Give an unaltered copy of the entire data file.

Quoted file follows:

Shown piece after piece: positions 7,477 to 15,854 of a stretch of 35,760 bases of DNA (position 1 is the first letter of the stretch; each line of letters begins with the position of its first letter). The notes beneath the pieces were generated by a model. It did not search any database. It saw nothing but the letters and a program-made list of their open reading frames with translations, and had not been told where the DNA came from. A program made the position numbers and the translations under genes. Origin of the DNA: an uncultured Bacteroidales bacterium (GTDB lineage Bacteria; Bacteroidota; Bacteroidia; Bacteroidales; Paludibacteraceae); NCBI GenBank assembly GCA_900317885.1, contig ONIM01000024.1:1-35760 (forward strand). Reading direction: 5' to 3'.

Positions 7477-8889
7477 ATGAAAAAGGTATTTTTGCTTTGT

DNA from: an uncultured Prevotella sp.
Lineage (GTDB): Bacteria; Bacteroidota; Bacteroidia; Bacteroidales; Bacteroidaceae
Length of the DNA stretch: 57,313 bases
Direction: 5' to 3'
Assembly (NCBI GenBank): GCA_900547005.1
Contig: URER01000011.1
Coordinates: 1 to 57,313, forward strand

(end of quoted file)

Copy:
Shown piece after piece: positions 7,477 to 15,854 of a stretch of 35,760 bases of DNA (position 1 is the first letter of the stretch; each line of letters begins with the position of its first letter). The notes beneath the pieces were generated by a model. It did not search any database. It saw nothing but the letters and a program-made list of their open reading frames with translations, and had not been told where the DNA came from. A program made the position numbers and the translations under genes. Origin of the DNA: an uncultured Bacteroidales bacterium (GTDB lineage Bacteria; Bacteroidota; Bacteroidia; Bacteroidales; Paludibacteraceae); NCBI GenBank assembly GCA_900317885.1, contig ONIM01000024.1:1-35760 (forward strand). Reading direction: 5' to 3'.

Positions 7477-8889
7477 ATGAAAAAGGTATTTTTGCTTTGT

DNA from: an uncultured Prevotella sp.
Lineage (GTDB): Bacteria; Bacteroidota; Bacteroidia; Bacteroidales; Bacteroidaceae
Length of the DNA stretch: 57,313 bases
Direction: 5' to 3'
Assembly (NCBI GenBank): GCA_900547005.1
Contig: URER01000011.1
Coordinates: 1 to 57,313, forward strand